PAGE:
• 21. Biol2050 22 Common plant species lists in meadows and old fields. Trees and shrubs Russian-Olive (Elaeagnus angustifolia) ( ornamental tree) Trembling Aspen (Populus tremuloides) Willow (Salix spp.) Eastern Red Cedar (Juniperus virginiana) Herbaceous species Aster (Aster spp.) Goldenrod (Solidago spp.) Graminoids (grasses) Common Milkweed (Asclepias syrica) Queen Anne's Lace (Daucus carota) Toadflax (Linaria vulgaris) Thistle (Sonchus spp. or Cirsium spp.) Sweet White Clover ( Melilotus alba) Common Plantain (Plantago major) Vetch (Vicia spp.) Raspberry (Rubus spp.) Common St. John’s Wort (Hypericum perforatum) Horsetail (Equisetum arvense) Hawkweed (Hieracium spp.) Wild Strawberry (Fragaria virginiana) Common Mullein ( Verbascum thapsus) Black Eyed Susan (Rudbeckia hirta) Aven (Geum spp.) Jewelweed (Impatiens pallida) Woodlots Trees and shrubs Alternate-leaf Dogwood (Cornus alternifolia) American Elm (Ulmus americana) Balsam Fir (Abies balsamea) Balsam Poplar (Populus balsamifera) Balsam Willow (Salix pyrifolia ) Basswood (Tilia americana) Bebb Willow (Salix bebbiana) Beech (Fagus grandifolia) Bigtooth Aspen (Populus grandidentata) Black Cherry (Prunus serotina) Bur Oak (Quercus macrocarpa) Chokecherry (Prunus virginiana) Eastern Hemlock (Tsuga canadensis) European Buckthorn (Rhamnus cathartica) Glossy Buckthorn (Rhamnus frangula) Ironwood (Ostrya virginiana) Larch (Larix laricina) Manitoba Maple (Acer negundo) Red Ash (Fraxinus pennsylvanica) Red Maple (Acer rubrum) Red Oak (Quercus rubra) Red Pine (Pinus resinosa) Serviceberry (Amelanchier spp.) Silver Maple (Acer saccharinum) Slippery Elm (Ulmus rubra) Speckled Alder (Alnus incana ssp. Rugosa)
  • 22. Biol2050 23 Spindle-tree (Euonymus spp.) (not in key) Staghorn Sumac (Rhus typhina) Sugar Maple (Acer saccharum) Trembling Aspen (Populus tremuloides) White Ash (Fraxinus americana) White Birch (Betula papyrifera) White Cedar (Thuja occidentalis) White Oak (Quercus alba) White Pine (Pinus strobus) White Spruce (Picea glauca) Yellow Birch (Betula alleghaniensis) Herbaceous species Bramble (Rubus spp.) Canada Goldenrod (Solidago canadensis) Clearweed (Pilea pumila) Enchanter's Nightshade(Circaea quadrisulcata) Garlic Mustard (Alliaria petiolata) Graminoids (grasses) Grapevine (Vitis spp.) Herb Robert (Geranium robertianum) Jewelweed (Impatiens pallida) Mayapple (Podophyllum peltatum) Nettle (Urtica spp.) New England Aster (Aster novae-angliae) Poison Ivy (Rhus radicans) Rough Avens (Geum virginianum) Sedge (Carex spp.) Solomon's Seal (Polygonatum biflorum) Violet (Viola spp.) Virginia Creeper (Parthenocissus quinquefolia) Wild Geranium (Geranium maculatum)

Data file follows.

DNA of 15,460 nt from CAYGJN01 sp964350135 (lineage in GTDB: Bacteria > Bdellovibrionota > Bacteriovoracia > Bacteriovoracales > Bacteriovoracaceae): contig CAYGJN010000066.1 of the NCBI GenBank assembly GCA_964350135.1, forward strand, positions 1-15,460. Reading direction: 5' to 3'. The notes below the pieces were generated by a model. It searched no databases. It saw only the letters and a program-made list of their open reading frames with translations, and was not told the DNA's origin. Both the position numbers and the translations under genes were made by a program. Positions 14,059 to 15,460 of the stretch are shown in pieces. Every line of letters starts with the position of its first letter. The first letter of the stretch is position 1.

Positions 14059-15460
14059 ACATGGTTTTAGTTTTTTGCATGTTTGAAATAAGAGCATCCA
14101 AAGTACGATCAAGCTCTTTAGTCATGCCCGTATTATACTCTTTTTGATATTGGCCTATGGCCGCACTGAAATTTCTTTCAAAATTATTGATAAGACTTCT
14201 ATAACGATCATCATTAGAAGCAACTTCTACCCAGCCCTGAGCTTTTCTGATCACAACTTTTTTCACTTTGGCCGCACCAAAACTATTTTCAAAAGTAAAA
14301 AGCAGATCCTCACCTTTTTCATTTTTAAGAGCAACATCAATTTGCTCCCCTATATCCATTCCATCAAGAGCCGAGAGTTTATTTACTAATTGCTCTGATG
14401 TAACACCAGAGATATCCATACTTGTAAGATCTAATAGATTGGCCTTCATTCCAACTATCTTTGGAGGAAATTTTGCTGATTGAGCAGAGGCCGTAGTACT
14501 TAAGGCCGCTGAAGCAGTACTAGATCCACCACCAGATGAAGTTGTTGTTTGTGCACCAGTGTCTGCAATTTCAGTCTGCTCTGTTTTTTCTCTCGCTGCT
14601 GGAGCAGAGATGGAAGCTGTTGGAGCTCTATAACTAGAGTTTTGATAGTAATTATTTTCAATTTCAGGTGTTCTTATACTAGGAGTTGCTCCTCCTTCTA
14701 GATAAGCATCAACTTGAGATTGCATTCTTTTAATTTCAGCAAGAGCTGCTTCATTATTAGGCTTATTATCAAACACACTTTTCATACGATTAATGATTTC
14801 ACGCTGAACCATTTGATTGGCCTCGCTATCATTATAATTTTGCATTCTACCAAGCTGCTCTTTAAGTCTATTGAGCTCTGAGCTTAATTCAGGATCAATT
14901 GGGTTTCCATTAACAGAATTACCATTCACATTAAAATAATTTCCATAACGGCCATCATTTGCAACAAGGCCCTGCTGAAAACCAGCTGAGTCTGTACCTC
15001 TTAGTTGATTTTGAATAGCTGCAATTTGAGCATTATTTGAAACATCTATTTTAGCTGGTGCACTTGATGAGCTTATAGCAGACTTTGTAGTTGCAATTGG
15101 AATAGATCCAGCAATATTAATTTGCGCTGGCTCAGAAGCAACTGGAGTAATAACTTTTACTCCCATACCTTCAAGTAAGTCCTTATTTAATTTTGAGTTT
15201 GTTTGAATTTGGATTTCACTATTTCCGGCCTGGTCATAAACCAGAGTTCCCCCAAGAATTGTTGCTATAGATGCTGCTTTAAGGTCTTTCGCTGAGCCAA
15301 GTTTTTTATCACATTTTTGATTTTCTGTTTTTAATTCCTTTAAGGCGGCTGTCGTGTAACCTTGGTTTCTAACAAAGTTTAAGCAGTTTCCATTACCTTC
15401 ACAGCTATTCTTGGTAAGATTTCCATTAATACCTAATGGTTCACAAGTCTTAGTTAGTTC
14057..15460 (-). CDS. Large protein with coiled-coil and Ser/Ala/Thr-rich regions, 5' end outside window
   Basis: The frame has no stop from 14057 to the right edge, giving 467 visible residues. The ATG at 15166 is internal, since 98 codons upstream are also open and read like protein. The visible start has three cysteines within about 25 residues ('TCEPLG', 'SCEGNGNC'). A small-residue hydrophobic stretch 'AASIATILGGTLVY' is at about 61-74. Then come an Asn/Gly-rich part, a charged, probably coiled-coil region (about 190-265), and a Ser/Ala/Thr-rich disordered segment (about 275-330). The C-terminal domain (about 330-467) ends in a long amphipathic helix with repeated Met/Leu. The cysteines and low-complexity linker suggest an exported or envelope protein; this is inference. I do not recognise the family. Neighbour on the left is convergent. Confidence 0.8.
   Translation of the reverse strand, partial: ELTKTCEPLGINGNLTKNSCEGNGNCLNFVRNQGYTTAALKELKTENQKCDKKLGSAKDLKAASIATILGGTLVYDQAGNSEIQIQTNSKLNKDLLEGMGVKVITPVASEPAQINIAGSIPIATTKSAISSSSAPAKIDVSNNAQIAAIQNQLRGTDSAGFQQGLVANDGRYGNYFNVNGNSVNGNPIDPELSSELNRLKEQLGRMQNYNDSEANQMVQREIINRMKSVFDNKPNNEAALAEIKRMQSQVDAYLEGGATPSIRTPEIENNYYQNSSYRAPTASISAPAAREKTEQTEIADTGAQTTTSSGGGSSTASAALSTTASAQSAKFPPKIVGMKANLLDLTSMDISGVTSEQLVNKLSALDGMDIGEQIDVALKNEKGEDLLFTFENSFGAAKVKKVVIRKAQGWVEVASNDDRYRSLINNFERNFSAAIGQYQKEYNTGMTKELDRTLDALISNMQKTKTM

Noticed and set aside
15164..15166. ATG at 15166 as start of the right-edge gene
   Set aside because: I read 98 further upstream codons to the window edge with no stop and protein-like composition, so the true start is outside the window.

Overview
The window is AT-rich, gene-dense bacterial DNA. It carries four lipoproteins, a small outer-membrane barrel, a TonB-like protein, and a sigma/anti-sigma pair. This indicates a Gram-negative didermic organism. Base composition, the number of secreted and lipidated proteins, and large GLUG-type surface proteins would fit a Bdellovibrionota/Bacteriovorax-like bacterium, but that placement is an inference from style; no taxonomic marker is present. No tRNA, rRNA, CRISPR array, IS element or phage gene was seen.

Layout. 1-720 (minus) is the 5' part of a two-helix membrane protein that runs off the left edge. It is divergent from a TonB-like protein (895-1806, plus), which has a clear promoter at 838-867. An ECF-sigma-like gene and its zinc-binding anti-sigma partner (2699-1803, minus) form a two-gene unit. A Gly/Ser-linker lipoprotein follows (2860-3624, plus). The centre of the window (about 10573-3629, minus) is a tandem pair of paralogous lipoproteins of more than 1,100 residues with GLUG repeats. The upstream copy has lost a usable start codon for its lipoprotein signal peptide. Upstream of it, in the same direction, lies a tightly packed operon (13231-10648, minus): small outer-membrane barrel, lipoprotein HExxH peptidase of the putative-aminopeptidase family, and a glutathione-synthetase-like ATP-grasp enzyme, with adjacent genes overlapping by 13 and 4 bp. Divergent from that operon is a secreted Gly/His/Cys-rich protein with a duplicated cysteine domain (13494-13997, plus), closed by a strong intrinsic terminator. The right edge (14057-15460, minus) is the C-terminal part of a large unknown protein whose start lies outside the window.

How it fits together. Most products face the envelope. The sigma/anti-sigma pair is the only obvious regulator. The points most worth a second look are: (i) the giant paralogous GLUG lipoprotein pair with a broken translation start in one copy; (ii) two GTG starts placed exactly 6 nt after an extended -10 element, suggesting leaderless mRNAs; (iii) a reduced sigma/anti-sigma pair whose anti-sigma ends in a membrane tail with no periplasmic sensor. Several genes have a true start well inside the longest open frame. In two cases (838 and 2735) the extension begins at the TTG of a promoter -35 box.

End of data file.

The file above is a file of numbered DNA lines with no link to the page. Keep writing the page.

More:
• 23. Biol2050 24 PLANT DATA SHEET TA: Date & Time Last names of group members: Habitat (circle one): forest, grassland, human disturbed open-space Specific name of site: Latitude: Longitude: Elevation TREES - TRANSECT METHOD Length of transect: 25m, Width on either side of the transect 1m Rep (1, 2, or 3) Species (LATIN NAME) # individuals TOTAL
  • 24. Biol2050 25 PLANT DATA SHEET TA: Date & Time: Last names of group members: Habitat (circle one): forest, grassland, human disturbed open-space Specific site name: Latitude: Longitude: Elevation HERBS/FORBS - QUADRAT SAMPLING Length of transect: 1m X 1m Rep (1, 2, or 3) Species (LATIN NAMES) # of individuals % Cover TOTAL
  • 25. Biol2050 26 PLANT DATA SHEET TA: Date & Time: Last names of group members: Habitat (circle one): forest, grassland, human disturbed open-space Specific name of site: Latitude: Longitude: Elevation HERBS/FORBS - TRANSECT METHOD Length of transect: 25m (touching transect) Rep (1, 2, or 3) Species (LATIN NAMES) # individuals TOTAL
  • 26. Biol2050 27 For the bird sampling, you should record the following conditions. BRING WITH YOU TO LABS.
  • 27. Biol2050 28 Common bird species in Toronto List of common birds Cooper's Hawk Northern Mockingbird Baltimore Orioles American Goldfinch American Robins Sharp Shinned Hawks Swainson's Thrush Belted Kingfishers Warbling Red eyed Vireos Cedar Waxwings Black capped Chickadees Gray Catbird Ruby throated Hummingbirds Mourning Doves Blue Jays Northern Cardinals Downy Woodpecker Brown headed Cowbird Red breasted Nuthatch Blue Gray Gnatcatcher Purple Martin Tree Cliff & N. Rough Winged Swallows Chimney Swift Song Sparrow Black Crowned Night Heron Great Blue Heron House Sparrow Rock Pigeon Common Nighthawk Ring Billed Gull & Herring Gull Warbler species Yellow Common Yellowthroat Tennessee Chestnut sided Nashville Magnolia Blackburnian Bay breasted Blackpoll Black and white Connecticut Cape May Black throated Blue Yellow rumped Black throated Green American Redstart Ovenbird Fly Catchers Olive sided Yellow bellied Willow/Alder Least Great Crested Eastern Wood Pewee Eastern Kingbird See field guides for pictures and detailed keys.
  • 28. Biol2050 29 For the bird sampling, you should do a map of where you spot the birds within the 50m circle. Include important structures or objects that you are within the sampling area. Draw a point, trace where it goes, and label it with a species name. 50m Date & time: Last names of group members: Latitude: Longitude: Habitat (circle the one): forest, grassland, human open-space. Specific name of site: Weather conditions including wind: Total # of birds spotted: Total # of bird species spotted: List of species names: * This same sheet should be used for small mammals you might spot.